In the blood samples of the mice of TDI-control group, the total numbers of circulating leukocytes, eosinophils, lymphocytes and neutrophils were markedly increased (p < 0.05) in comparison with control group, although the numbers of monocytes and basophils were not significantly different. In contrast, oral administration of EESC significantly decreased the total count of WBC and the number of neutrophils, lymphocytes and eosinophils in a dose dependent manner compared with TDI control group. The efficacy of extract at a dose of 500 mg/kg was comparable with the standard antihistamine (Table 6).
Oral glucose tolerance test
Oral administration of S. caseolaris (L.) Engl. fruits extract to glucose-loaded mice at doses of 300 and 500 mg/kg body weight led to dose-dependent reductions in blood glucose levels compared to control mice (Table 7).
In STZ-induced diabetic mice, the blood glucose levels were increased and body weight were decreased. Administration of EESC at both doses significantly lowered the blood glucose but increased the body weight in STZ-induced diabetic mice (Tables 8 and 9).
Biochemical parameters in blood
Oral administration of S. caseolaris resulted a significant (p < 0.05) reduction of SGPT, SGOT, serum triglyceride, total cholesterol, creatinine, urea and bilirubin in mice compared to the diabetic mice. The result of serum biochemical parameters in non-diabetic and diabetic condition mice were presented in Table 10. The diabetic control mice showed a significant increase in particular biochemical parameter as compared with normal control. The extract was found effective in diabetic related complications and the activity was quite promising and comparable with standard drug glibenclamide.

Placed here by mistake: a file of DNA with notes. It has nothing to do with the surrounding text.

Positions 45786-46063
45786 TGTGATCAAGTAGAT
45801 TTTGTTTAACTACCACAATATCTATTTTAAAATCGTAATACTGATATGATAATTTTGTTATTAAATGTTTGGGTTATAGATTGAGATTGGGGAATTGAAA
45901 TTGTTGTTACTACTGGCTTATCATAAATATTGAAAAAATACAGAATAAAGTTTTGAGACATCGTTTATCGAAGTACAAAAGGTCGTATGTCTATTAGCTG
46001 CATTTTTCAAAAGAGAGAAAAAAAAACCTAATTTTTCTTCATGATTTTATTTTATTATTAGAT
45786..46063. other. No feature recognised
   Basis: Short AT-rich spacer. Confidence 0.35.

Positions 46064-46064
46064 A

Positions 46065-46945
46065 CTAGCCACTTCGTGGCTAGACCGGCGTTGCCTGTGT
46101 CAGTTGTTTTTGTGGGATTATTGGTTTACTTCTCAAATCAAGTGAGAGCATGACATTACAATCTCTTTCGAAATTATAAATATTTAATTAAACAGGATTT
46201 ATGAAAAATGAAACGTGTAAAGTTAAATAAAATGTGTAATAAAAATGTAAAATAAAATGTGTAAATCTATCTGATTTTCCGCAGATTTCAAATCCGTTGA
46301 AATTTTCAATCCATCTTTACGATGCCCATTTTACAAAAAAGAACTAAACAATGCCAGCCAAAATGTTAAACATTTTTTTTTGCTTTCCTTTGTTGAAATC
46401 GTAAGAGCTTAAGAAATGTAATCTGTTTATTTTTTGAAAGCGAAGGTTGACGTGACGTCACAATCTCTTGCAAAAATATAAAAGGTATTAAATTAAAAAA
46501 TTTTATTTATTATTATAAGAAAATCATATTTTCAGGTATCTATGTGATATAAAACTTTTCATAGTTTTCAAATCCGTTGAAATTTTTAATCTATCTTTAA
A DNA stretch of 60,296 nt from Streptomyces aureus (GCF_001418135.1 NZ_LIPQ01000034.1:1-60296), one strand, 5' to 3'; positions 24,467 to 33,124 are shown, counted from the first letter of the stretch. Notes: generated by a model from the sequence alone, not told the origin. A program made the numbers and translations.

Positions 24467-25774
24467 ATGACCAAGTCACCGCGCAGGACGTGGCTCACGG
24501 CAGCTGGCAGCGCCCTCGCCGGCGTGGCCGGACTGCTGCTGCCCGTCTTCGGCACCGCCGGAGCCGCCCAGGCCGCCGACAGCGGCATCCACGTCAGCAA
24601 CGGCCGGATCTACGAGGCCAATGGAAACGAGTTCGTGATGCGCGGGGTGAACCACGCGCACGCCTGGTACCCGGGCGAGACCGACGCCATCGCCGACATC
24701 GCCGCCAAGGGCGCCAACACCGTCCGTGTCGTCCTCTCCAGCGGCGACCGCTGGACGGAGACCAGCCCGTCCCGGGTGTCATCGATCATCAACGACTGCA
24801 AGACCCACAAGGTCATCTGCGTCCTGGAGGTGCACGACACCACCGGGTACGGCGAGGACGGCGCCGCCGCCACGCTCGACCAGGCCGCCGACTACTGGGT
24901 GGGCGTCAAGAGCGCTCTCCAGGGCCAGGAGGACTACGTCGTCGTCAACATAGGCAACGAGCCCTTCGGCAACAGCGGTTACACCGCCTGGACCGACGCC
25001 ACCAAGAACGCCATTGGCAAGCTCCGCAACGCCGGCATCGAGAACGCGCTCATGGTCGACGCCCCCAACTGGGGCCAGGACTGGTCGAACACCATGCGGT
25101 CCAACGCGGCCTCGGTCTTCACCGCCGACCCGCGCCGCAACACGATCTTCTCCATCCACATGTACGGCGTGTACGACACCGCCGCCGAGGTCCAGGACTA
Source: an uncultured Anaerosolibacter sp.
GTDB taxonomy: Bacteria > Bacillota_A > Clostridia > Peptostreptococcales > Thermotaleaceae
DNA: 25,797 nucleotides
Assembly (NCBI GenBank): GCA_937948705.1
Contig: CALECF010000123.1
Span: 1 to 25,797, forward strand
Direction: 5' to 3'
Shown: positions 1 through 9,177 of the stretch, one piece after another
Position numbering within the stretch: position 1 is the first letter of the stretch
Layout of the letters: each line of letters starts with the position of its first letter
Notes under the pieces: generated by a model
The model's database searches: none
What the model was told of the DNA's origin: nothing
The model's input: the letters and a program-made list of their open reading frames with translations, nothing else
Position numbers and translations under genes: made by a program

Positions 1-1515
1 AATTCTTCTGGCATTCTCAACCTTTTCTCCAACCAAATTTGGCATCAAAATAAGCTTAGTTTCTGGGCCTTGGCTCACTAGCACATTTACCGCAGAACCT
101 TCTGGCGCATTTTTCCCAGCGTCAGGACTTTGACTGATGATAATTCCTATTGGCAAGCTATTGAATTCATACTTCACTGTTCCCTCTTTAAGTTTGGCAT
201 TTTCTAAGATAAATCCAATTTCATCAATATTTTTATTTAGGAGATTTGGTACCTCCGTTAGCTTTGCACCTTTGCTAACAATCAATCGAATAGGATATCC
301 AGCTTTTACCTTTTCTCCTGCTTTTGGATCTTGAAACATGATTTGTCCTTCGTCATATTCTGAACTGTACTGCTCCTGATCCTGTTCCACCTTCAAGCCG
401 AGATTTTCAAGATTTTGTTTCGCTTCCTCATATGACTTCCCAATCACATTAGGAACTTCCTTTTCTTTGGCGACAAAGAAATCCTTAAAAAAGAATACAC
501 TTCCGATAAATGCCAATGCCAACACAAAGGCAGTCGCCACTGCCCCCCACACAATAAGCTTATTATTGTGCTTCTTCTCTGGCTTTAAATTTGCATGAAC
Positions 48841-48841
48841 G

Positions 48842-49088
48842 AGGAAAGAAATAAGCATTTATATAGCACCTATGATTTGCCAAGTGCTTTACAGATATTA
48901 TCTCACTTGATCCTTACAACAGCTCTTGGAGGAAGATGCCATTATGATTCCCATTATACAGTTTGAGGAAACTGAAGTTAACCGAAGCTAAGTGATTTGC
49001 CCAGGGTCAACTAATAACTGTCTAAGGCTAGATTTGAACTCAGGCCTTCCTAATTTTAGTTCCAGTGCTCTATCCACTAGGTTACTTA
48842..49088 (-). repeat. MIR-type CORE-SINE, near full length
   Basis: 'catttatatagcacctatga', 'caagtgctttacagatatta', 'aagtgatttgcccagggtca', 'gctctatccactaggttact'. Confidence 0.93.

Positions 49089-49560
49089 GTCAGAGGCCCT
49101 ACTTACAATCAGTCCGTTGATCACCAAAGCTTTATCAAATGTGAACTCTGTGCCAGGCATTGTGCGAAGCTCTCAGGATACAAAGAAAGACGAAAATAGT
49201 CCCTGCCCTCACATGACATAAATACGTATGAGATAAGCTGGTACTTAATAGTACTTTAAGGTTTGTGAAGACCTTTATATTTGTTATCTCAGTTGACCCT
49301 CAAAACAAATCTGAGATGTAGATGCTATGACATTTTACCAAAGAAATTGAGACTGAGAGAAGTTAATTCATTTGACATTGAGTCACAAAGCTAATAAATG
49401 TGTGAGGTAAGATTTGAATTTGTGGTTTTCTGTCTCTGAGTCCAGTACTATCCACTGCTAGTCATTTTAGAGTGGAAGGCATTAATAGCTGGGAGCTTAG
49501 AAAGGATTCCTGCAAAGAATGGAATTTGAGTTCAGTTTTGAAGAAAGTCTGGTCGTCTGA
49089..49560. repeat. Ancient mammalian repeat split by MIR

Glucose level in urine
Urine analysis on 7th day showed the presence of glucose (+++) in the entire group, except control group. But the continuous administration of ethanolic extract of S. caseolaris (L.) Engl. was found to be effective in reduction of urine glucose level in diabetic mice at the end of the experiment (Table 11).
The objective of the present study was to evaluate anti-allergic and anti-diabetic potential of ethanolic extract of S. caseolaris fruits. The acute toxicity studies revealed the nontoxic nature of this plant which was evident by the absence of mortality or any signs of behavioral abnormalities even after oral administration of extracts up to the single dose level of 3000 mg/kg body weight in mice (Tables 2 and 3). The fruit extract was also found to be safe at low dose for longer period as it was ascertained by examining some biochemical parameters such as SGPT, SGOT, bilirubin, creatinine and urea (Table 4). These ensure the safety of this extract as crude medicine.